Some patients hospitalized for stroke more likely to keep taking drugs
Research Activities, July 2011, No. 371
Each year, there are 180,000 recurrent strokes in the United States. Patients who have been hospitalized for stroke are more likely to keep taking medicine to prevent another stroke after hospital discharge depending on their knowledge of the medications, self-reported quality of life, and access to health insurance, according to a new study. The researchers found that three-fourths of 2,598 patients hospitalized for stroke were still taking medicines to prevent future strokes (antiplatelet therapies, warfarin, blood pressure medications, lipid-lowering medications, diabetes medications) 3 months after hospital discharge. The remaining patients or their proxies reported discontinuance of one or more of their prescribed preventive medications during the 3-month period.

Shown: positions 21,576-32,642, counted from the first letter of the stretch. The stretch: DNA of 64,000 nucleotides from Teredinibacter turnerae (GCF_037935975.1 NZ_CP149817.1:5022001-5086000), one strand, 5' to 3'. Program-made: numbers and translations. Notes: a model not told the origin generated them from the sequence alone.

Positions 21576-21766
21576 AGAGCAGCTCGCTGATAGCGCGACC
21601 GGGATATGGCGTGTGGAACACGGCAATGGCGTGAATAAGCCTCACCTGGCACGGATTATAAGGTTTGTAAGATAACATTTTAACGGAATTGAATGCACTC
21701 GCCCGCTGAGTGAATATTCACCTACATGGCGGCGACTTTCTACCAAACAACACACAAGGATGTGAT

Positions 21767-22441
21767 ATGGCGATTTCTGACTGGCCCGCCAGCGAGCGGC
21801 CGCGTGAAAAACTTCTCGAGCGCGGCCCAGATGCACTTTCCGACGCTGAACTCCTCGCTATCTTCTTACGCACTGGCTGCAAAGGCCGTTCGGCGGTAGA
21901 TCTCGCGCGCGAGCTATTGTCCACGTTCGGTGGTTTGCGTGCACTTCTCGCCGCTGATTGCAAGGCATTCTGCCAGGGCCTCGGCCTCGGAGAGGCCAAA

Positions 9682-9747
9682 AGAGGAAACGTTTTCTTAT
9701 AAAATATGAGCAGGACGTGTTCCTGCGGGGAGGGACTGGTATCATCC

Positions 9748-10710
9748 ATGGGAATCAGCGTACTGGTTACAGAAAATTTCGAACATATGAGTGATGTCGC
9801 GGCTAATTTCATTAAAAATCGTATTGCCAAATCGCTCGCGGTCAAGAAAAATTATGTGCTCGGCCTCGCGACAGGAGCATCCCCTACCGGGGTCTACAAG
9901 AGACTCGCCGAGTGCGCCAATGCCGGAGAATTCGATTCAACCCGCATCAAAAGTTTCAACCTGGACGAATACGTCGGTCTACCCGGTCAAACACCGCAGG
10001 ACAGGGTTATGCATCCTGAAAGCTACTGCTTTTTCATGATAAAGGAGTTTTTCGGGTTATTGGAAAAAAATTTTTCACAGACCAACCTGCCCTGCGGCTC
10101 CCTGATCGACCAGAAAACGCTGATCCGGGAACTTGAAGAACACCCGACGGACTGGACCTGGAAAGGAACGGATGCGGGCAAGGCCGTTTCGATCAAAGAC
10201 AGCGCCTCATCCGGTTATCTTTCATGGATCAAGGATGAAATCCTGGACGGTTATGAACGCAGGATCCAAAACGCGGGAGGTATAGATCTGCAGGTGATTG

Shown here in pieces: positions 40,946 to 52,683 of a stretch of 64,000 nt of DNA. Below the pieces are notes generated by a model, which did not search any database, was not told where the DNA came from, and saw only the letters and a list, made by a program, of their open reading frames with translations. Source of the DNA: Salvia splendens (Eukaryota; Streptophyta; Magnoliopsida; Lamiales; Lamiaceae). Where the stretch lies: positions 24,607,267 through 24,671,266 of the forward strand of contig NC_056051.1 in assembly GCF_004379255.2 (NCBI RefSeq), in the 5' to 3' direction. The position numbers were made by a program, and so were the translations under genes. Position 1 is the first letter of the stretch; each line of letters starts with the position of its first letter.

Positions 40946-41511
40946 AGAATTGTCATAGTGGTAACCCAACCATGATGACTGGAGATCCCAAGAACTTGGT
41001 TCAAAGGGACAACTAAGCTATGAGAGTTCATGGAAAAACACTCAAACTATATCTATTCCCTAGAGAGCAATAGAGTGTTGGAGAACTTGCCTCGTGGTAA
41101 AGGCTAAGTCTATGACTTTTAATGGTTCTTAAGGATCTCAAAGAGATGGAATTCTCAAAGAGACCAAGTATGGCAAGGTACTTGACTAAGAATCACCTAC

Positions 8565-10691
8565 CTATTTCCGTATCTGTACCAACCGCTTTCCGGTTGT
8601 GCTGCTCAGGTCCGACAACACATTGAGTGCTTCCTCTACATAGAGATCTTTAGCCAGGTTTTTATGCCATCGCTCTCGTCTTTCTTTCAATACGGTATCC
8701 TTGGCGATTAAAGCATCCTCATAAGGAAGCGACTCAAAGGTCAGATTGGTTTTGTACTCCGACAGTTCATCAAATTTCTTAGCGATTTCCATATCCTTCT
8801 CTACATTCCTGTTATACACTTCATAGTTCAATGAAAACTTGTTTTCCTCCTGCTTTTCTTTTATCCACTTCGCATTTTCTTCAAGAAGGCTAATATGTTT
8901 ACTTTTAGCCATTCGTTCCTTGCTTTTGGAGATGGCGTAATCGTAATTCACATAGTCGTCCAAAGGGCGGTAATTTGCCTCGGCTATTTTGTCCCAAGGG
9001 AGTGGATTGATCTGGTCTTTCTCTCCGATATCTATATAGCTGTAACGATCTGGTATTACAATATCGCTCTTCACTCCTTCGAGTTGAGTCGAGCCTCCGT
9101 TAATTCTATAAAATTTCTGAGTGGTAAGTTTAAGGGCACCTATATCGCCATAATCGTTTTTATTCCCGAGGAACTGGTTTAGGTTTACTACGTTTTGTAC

Patients who responded for themselves were 71 percent more likely to persist with the preventive drugs. Those with no history of atrial fibrillation were 48 percent more likely to persist at 3 months (although warfarin persistence was 170 percent higher in patients who had had fibrillation). Patients who reported having insurance that covered medications (87.6 percent) were more likely to continue taking their medications. Other factors linked to persistent medication taking included fewer number of medications prescribed, older age, less disability from the original stroke, working status, understanding why the medications were prescribed and how to refill them, and hospital size and geographic location.
The researchers recruited 3,068 potential patients during acute stroke hospitalization at 106 hospitals participating in the nationwide Get With The Guidelines Stroke Program. The final group included 2,598 patients or their proxies. Data analysis for the study was funded in part by the Agency for Healthcare Research and Quality (HS16964).
More details are in "Persistence with stroke prevention medications 3 months after hospitalization," by Cheryl D. Bushnell, M.D., M.H.S., Louise O. Zimmer, M.A., M.P.H., Wenqin Pan, Ph.D., and others in the December 2010 Archives of Neurology 67(12); pp. 1456-1463.